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Evidence for stone-tool-assisted consumption of animal tissues before 3.39 million years ago at Dikika, Ethiopia
The discovery of stone-tool-inflicted marks on bones found during recent survey work in Dikika, Ethiopia, extends by approximately 800,000 years the antiquity of stone tools and ofStone- tool-assisted consumption of ungulates by hominins and can now be attributed to Australopithecus afarensis.
The age of the hominin fossils from Jebel Irhoud, Morocco, and the origins of the Middle Stone Age
The ages of fire-heated flint artefacts obtained from new excavations at the Middle Stone Age site of Jebel Irhoud, Morocco, which are directly associated with newly discovered remains of H. sapiens are reported, suggest a larger scale, potentially pan-African, origin for both.
Handaxes as a Measure of the Mental Capabilities of Early Hominids
Handaxes are often used to discuss the evolution of mental capabilities in early hominids. There are several reasons handaxes are used for this purpose, but principal among these is the notion that
On the Role of Fire in Neandertal Adaptations in Western Europe: Evidence from Pech de l'Azé and Roc de Marsal, France
Though the earliest evidence for the use of fire is a subject of debate, it is clear that by the late Middle Paleolithic, Neandertals in southwest France were able to use fire. The archaeological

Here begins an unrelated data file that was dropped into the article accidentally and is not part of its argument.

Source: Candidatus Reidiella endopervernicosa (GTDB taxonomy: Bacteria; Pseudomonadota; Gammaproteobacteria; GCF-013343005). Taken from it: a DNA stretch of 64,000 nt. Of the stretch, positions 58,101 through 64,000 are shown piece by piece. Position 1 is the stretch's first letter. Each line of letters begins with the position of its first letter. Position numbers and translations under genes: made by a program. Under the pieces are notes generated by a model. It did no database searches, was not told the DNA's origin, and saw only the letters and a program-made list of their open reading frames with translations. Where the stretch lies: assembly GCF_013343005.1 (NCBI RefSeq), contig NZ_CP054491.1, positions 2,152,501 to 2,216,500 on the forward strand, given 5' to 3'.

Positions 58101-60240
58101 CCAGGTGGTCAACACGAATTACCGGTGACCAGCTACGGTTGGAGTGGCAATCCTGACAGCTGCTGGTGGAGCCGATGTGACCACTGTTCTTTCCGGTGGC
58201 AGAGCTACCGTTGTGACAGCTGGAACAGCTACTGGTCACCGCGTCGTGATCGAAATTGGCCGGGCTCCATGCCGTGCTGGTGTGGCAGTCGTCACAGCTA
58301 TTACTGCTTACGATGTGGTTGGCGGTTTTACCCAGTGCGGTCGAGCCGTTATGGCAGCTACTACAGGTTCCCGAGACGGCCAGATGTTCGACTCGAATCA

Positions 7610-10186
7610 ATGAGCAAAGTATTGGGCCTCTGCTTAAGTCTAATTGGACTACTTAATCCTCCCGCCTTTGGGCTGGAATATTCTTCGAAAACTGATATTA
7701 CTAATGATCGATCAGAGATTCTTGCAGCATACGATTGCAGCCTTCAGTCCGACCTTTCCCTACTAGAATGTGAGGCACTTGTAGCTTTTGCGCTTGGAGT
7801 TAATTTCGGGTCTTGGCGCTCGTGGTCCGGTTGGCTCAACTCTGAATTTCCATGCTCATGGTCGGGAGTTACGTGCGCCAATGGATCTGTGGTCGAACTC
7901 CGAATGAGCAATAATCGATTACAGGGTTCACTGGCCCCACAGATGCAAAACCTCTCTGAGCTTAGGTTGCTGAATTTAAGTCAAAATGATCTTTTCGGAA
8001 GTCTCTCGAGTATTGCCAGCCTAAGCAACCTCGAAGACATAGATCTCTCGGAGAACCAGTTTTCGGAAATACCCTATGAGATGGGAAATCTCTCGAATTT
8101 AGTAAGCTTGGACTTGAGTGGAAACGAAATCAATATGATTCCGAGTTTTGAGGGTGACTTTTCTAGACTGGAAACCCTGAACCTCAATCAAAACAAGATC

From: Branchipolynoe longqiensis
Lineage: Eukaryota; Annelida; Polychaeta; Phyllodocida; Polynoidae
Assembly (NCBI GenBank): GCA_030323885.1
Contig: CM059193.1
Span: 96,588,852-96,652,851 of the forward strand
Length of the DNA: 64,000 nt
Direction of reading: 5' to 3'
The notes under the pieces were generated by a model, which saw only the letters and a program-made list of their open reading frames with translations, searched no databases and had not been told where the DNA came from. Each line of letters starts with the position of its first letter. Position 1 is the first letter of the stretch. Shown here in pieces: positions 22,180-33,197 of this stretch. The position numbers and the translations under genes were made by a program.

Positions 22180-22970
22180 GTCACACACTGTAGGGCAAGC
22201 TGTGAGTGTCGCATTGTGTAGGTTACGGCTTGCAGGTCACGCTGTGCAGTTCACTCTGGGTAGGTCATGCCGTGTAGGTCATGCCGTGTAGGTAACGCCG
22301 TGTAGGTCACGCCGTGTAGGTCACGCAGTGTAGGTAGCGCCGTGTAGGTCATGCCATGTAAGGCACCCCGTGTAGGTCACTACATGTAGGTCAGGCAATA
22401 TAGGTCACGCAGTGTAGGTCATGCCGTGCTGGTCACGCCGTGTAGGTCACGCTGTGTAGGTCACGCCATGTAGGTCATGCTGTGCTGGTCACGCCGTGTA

Tool-marked bones from before the Oldowan change the paradigm
Critiqued paper (2), which provided the earliest evidence for stone tool use and animal tissue consumption as evidenced by bones bearing tool-induced marks found at DIK-55 (Dikika, Ethiopia) and dated to 3.39 Ma, argued that all of the Dikika marks resulted from trampling, because asmall subset of these marks superficially resembled a small subset of experimentally trampled specimens.
Middle Palaeolithic Lithic Technology from the Western High Desert of Egypt
Abstract Recent work in the high desert west of Abydos in Egypt has focused on the Middle Palaeolithic technologies known as Nubian 1 and 2 types and classic Levallois, which are abundant and are
Taphonomy of fossils from the hominin-bearing deposits at Dikika, Ethiopia.
Testing the Reality of a “Living Floor” with Archaeological Data
No matter how “pristine” an archaeological assemblage may appear, archaeologists should always be concerned with documenting the degree and nature of possible postdepositional disturbances. This